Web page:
Exercise and Mental Health
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Exercise and Mental Health

We know that regular exercise can be good for us physically, and it can help to prevent lifestyle diseases. But did you know the powerful benefits exercise can have on your mental health?
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We know that regular exercise can be good for us physically, and it can help to prevent lifestyle diseases. But did you know the powerful benefits exercise can have on your mental health? Now more than ever we are in need of strategies to help improve our mental health and numerous studies show that exercise can assist with managing depression, anxiety, and other forms of mental health issues.

The relationship between mood and exercise was established in the 1970’s but it is only more recently that studies have been conducted into the benefits of exercise and the treatment of mental health disorders. These studies have concluded that the mental health benefits of training are clear and impactful!

Country Specific Global Mental Health Resources


We now know that regular exercise is a powerful protective tool against the onset of depressive disorders. One study, conducted over an 18 year period, found those who exercised regularly were at lower risk of developing a depressive disorder than those who didn’t exercise or ceased exercising after a period of time. In respect to assisting the management of depression, a meta-analysis of clinical trials discovered, that by comparison to no treatment, exercise reduced depression equally as well as cognitive therapy and is therefore considered an established treatment for depression, and it is typically evaluated as an adjunctive treatment to pharmacotherapy or psychological therapy.

Exercise has also been shown to improve stress management, general well-being, and self-esteem. It is recommended that exercise dose should meet minimum public health guidelines for maintaining health. It has been suggested that higher doses may have stronger effects on mental health, but maybe more difficult to implement in practice.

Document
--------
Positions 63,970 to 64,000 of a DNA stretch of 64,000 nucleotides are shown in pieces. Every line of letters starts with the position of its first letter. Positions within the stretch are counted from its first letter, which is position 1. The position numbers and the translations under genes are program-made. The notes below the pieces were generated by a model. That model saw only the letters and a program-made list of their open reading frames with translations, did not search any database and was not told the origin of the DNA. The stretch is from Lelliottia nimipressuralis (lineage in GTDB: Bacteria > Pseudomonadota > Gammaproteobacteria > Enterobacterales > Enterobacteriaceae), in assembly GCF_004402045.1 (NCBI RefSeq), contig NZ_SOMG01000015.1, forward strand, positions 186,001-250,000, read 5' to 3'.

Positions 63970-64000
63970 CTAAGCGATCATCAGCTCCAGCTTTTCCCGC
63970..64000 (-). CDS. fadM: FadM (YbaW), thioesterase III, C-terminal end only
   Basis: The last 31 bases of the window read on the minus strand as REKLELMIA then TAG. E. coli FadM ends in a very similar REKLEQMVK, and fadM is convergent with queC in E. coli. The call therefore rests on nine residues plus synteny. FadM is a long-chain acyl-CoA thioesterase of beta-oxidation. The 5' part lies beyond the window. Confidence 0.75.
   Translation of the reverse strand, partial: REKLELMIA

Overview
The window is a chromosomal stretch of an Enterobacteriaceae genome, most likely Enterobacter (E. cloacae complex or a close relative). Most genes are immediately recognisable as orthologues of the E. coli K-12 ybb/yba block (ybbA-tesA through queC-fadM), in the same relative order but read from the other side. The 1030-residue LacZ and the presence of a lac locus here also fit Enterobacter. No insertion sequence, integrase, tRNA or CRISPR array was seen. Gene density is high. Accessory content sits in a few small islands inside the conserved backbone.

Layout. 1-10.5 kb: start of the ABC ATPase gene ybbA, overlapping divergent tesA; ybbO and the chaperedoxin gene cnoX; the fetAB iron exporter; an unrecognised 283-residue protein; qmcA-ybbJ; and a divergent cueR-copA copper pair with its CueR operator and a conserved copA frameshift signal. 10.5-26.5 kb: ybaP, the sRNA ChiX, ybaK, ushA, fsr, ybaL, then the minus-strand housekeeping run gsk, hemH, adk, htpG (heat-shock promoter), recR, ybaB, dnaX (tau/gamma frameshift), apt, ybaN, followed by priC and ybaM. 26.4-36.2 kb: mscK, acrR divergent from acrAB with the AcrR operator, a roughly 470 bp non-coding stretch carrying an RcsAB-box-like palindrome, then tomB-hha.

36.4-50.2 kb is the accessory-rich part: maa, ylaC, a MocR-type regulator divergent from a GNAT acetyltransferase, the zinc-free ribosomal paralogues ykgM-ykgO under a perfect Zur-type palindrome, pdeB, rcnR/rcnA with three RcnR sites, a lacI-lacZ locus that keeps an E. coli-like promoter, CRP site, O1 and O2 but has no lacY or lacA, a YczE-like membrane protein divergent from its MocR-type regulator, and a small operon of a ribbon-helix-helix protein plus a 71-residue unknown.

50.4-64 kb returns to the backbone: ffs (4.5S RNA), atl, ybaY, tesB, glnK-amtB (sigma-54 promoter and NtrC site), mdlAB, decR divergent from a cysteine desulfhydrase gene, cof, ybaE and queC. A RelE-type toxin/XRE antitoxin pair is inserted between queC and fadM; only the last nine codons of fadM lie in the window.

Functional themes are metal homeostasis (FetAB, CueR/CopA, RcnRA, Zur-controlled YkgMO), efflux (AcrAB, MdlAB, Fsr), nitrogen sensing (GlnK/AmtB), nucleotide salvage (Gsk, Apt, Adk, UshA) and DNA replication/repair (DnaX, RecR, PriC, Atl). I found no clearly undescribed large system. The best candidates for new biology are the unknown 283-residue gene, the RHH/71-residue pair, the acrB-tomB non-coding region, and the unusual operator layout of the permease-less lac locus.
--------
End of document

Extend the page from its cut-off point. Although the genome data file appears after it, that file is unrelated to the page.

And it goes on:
Including exercise in your long term lifestyle could help prevent the onset of mental health conditions AND can assist with their treatment!

what type of training?


For treating depression and anxiety specifically, most studies have evaluated aerobic exercise (aka cardio) as superior to resistance (aka strength or weight training) or mixed exercise approaches. Most studies have indicated that higher doses of exercise have a better outcome. However, for anxiety symptoms, the trend wasn’t quite so straightforward; it seems with anxiety, that there may be an optimal exercise dosage, with higher doses of exercise producing diminishing returns. This tells us that the amount and type of exercise best suited will be influenced by the mental health condition present.

Although higher doses of exercise may be a more effective treatment or preventative measure, the exercise regime you follow needs to fit into your lifestyle. We need to be practical in our approach to using exercise as a tool, and there is still more emerging research that will help to clarify how much and what type of exercise we should be doing to reap these mental health benefits.


Based on the limited scientific evidence, the minimum recommendations for mental health benefits of exercise are at least 30 minutes, 3 times per week at a moderate to vigorous intensity for a period of at least 8 weeks. Larger doses may be more effective if this is feasible.

For most people, a great starting point is simply finding the form of exercise that you enjoy that you can fit into your life. Even if this is just a walk, a gentle stretch, an ab workout in front of the TV, or a short weights session. Just getting started is the most important step! As with any exercise, it may be necessary to slowly build up the amount of exercise, and focus on increasing daily physical activity that suits your individual needs and capabilities.

Want to get started today? This anytime, anywhere ab workout requires zero equipment so why not give it a go today? It is low impact so great for all fitness levels, will be sure to fire up those abs and get the feel-good endorphins flowing!

There is no doubt that the benefits of exercise are overwhelming! It plays a key role in keeping us physically and mentally healthy and is a vital tool in the fight against mental health conditions, which are on the rise! The key is reaching out, getting in touch with those professionals that can help you find the approach that is right for you, and simply just getting started! There is no better time than now to take your physical and mental health into your own hands!

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